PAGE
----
Say “heart disease” when referring to people, and you’re usually talking about narrowed arteries that impede blood flow to the heart muscle, which increases the chances for a heart attack. Say “heart disease” when referring to dogs, and you’re usually talking about a faulty valve between heart chambers that keeps blood from flowing forward, as it’s supposed to. Instead, the heart enlarges from pumping harder than it should have to, and fluid eventually backs up into the lungs. That’s congestive heart failure, and it means the dog keeps gasping for air until he finally reaches a point that he can no longer breathe.   More...

One Man’s Transatlantic Journey to Save His Dog’s LifeSubscribers Only

Dave Errico of a suburb just north of Boston was told during a veterinary visit that his dog had 3 to 6 months to live. That dog was Robby, a 10-year-old Cavalier King Charles spaniel — the breed most prone to developing a diseased mitral valve that leads to congestive heart failure.   More...

News & Views

The Best Vacation Souvenir Ever

Sure, you can bring home a picture frame ringed by shells or some other tchotchke from the Turks and Caicos. But have you thought about a potcake?   More...

California Outlaws Selling Dogs from Puppy Mills

California has become the first state that will no longer allow pet stores to sell dogs from large-scale pet breeding businesses, aka puppy mills. Instead, stores will have to get dogs (and cats and rabbits) to sell from rescue groups and animal shelters. The law will take effect January 1, 2019.   More...

Expert Advice

Thanks All Around

Like you, Dr. Stephanie Borns-Weil, the Head of the Tufts Animal Behavior Clinic, will find out by reaching the end of this sentence that she has won a prestigious award from the Dog Writers Association of America. It’s for an article we published in the September 2016 issue. If you go to our website, www.tuftsyourdog.com, and type “Words That Wound” into the search bar, it will come up as one of the choices.   More...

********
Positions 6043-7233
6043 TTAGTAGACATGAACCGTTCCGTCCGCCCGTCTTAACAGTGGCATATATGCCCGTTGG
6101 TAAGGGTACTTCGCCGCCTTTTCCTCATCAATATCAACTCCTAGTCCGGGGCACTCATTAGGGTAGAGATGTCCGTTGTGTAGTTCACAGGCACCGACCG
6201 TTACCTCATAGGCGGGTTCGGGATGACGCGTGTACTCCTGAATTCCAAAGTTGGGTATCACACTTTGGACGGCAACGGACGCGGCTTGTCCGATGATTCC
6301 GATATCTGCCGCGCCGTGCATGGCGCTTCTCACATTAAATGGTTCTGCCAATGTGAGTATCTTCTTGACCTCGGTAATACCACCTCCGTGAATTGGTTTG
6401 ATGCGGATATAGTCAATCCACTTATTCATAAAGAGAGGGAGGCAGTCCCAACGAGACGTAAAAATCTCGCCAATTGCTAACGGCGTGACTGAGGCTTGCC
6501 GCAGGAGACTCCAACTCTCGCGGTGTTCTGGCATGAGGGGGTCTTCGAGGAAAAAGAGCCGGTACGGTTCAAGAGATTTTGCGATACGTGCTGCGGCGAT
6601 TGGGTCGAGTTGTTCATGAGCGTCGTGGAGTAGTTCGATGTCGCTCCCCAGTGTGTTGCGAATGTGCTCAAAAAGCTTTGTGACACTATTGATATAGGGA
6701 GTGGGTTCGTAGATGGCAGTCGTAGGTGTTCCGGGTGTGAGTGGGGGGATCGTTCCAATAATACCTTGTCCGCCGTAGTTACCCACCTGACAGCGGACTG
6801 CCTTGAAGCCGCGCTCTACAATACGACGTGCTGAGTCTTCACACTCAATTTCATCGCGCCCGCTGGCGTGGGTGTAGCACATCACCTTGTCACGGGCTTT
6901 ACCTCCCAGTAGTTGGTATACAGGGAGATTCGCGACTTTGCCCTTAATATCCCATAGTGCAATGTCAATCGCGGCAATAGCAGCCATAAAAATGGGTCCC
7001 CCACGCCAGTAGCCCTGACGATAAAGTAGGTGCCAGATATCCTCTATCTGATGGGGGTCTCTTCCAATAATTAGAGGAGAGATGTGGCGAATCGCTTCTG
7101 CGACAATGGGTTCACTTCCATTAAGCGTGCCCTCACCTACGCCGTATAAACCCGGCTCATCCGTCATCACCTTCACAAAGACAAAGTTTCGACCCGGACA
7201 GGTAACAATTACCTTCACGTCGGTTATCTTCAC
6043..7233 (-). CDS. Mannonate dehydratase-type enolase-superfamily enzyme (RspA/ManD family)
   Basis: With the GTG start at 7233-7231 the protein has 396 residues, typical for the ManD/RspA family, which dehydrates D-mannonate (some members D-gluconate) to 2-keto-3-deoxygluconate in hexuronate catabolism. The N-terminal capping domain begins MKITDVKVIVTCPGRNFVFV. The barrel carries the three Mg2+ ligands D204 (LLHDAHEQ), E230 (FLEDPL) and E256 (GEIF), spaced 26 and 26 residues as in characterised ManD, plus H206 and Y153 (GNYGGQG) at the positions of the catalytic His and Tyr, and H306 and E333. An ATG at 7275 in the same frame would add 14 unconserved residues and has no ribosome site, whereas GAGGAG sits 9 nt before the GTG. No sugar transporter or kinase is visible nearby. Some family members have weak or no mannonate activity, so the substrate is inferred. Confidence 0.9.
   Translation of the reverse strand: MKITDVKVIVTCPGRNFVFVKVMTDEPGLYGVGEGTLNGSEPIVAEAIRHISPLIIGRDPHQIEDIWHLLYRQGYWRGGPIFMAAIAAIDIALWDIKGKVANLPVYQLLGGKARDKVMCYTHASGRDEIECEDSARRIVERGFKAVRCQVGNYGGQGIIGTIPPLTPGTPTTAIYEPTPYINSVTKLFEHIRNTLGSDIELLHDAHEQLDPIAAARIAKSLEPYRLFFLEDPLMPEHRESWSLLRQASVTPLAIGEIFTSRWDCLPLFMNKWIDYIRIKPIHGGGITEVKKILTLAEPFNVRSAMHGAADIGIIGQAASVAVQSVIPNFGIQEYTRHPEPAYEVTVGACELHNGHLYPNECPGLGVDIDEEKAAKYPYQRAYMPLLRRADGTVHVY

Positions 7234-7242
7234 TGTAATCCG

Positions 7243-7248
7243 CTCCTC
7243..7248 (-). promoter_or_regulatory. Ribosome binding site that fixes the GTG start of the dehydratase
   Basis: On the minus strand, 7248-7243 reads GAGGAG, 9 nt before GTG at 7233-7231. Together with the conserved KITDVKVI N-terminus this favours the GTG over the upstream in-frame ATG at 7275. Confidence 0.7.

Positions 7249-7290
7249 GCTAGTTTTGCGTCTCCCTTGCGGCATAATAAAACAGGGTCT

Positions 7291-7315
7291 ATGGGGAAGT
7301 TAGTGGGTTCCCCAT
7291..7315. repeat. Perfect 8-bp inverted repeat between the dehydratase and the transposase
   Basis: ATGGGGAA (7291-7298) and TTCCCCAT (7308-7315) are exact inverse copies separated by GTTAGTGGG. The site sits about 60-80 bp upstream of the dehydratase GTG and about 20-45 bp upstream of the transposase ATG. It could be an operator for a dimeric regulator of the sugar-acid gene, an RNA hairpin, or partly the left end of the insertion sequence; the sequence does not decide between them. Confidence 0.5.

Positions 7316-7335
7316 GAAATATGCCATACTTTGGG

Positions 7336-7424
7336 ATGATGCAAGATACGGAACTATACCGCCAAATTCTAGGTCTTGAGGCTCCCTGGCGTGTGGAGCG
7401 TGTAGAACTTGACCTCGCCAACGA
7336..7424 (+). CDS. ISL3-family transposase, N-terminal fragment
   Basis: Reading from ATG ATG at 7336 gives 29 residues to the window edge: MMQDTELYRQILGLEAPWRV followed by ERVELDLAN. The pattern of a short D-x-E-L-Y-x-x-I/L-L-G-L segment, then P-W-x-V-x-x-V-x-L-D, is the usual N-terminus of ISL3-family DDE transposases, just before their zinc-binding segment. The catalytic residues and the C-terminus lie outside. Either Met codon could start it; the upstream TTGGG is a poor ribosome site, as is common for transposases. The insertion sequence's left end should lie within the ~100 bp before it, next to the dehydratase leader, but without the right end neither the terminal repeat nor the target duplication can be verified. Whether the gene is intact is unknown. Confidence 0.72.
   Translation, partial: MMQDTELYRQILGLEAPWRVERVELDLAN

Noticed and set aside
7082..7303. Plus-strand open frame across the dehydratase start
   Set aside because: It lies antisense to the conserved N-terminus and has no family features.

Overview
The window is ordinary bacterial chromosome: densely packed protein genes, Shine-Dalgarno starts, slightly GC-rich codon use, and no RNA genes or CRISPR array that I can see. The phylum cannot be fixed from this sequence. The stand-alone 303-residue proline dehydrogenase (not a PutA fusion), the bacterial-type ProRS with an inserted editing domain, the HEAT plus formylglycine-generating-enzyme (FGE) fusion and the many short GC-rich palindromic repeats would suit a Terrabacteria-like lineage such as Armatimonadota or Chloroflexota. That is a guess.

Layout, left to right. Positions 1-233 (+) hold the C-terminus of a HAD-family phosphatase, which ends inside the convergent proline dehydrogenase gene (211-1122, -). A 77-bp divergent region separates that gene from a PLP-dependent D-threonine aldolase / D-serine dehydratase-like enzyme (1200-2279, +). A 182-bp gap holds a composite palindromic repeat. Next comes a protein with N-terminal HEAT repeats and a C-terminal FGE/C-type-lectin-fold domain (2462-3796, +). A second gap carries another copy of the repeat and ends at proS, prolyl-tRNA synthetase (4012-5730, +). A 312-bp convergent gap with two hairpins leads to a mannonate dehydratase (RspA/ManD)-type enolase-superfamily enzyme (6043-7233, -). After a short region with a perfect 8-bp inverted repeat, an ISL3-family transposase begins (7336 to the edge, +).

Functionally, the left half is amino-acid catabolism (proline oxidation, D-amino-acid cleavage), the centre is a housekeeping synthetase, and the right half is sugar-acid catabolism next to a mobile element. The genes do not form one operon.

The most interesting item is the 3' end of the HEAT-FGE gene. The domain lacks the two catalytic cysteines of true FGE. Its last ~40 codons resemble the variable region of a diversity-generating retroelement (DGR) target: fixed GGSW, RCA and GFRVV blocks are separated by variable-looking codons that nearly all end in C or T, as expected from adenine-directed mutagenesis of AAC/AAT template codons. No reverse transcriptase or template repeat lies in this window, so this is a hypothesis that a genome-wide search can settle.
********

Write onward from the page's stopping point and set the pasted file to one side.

Dear Doctor: The Waddling is not Simply a Cute Sign of Aging

My 11-year-old retriever-Bernese mix, Charlie, always used to walk forward in a normal fashion. But lately, I’ve been noticing that he waddles from side to side as he moves forward, kind of swinging his back in the process. It looks cute, to tell you the truth, and he doesn’t seem distressed in any way. Is this a normal part of aging? I’ve seen other dogs waddle, too.   More...

Dear Doctor: Pit Bulls and Locking Jaws

I read with interest your November editorial, which talked a little about pit bulls. Your comment about pit bulls having locking jaws is way off base and untrue. Please consider a follow-up. There is no dog that has magical locking jaws! As a pit bull owner who fights stereotypes every day, I hope you can understand that a comment like that sets us back 10 years. Thank you, and I am looking forward to your response.   More...

Dear Doctor: The Dog has been Squinting

I think my cattle dog, Shorty, who is about 9 years old, has been squinting when it is very sunny out. I never used to notice this. Could he really have started squinting at this point in life, or is it something that has always gone on but I just never noticed it?   More...